Business networking has moved beyond the corporeal boundaries of business dinners and cocktail parties and into the ether world of the Internet. LinkedIn is arguably the most effective professional and business-oriented social networking organization available today.
Whether you are looking for a job, have a job to offer, are searching for investors or want the perfect contact for a business project, LinkedIn offers over 100 million highly targeted possibilities. It is the social network tailored specifically for business networking.
You create a profile for your business and search through others for possible connections. You can connect to competitors, suppliers, specialists or industry leaders. You increase your business profile with each connection, and you gain insight, exposure and a heightened reputation.
Generally speaking, it can be a connections’ numbers game. The more connections you have, the better the exposure. However, remember that with each connection you receive, you may be diluting the value of recommendations or decreasing the validity of the ‘gene pool.’ The key is to evaluate the quality of the increasing connections you gain. Don’t ask for a connection to another organization unless it benefits you, and don’t disallow a connection until you closely evaluate the profile of the requesting entity, whether it’s an individual or a business.
One of the biggest advantages to a LinkedIn association is the industry advice and trend projections you can easily absorb, and you get it all for free. The advice others give doesn’t require a purchase order or a contract for consulting. Connections you have give extended networking opportunities with their connections.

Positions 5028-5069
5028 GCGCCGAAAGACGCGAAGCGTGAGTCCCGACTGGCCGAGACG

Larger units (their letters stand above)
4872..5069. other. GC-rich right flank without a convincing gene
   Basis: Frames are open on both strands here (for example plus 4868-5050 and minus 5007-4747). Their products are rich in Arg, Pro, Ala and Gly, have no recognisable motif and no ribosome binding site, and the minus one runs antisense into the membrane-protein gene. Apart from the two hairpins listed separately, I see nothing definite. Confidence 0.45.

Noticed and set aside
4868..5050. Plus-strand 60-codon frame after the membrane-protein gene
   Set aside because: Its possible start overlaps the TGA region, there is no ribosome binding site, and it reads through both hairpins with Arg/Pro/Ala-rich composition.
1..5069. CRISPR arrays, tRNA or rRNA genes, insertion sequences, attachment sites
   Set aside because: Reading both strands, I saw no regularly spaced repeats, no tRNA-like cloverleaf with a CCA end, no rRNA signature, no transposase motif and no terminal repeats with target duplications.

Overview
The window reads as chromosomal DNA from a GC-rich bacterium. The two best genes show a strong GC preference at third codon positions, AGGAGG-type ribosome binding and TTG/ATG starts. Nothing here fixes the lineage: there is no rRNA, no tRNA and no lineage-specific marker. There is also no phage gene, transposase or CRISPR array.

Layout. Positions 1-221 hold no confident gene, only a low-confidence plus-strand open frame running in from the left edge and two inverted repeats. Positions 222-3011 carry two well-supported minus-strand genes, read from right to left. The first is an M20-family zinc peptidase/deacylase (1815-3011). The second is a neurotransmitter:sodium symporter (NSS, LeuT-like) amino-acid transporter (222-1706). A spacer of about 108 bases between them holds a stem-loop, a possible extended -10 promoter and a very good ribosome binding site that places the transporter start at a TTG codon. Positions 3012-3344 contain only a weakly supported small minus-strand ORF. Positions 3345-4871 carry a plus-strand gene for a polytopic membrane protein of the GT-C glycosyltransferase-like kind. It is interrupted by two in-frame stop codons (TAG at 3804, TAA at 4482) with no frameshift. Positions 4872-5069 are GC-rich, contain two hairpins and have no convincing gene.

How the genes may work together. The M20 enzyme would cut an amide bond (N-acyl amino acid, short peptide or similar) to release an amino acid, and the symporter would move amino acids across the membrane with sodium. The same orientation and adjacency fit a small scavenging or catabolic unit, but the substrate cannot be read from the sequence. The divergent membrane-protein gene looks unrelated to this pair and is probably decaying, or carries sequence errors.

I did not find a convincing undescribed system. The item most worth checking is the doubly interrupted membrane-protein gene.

However, be willing to give what you’re getting.
The reputation of asking but not giving valid and free advice that you would create can cycle back and bite your bottom line, and that’s completely counterproductive to your participation in LinkedIn.
It doesn’t matter whether your business is b2b-oriented or focuses exclusively on niche consumer markets. LinkedIn centers on improving your business and its profile, so you can use techniques, advice and warnings, for instance, in growing your business. You can solicit business in your profile, to be sure, simply by noting what you sell and listing a website or email address. However, even if your business is a b2b wholesaler, watch blatant advertising.
Properly leveraged, LinkedIn associations can improve operations, streamline expenses and perhaps solidify your business’ future by exposure to the right investors or donors. For-profit and non-profit organizations have LinkedIn associations and connections, and they’re all there waiting for your business’ arrival.
Many LinkedIn users consider the business social network as another employee whose job is professional networking. Some consider it akin to an index of Most Valuable Contacts. But you have to create your presence there first and start searching for connections that have potential to benefit your business.
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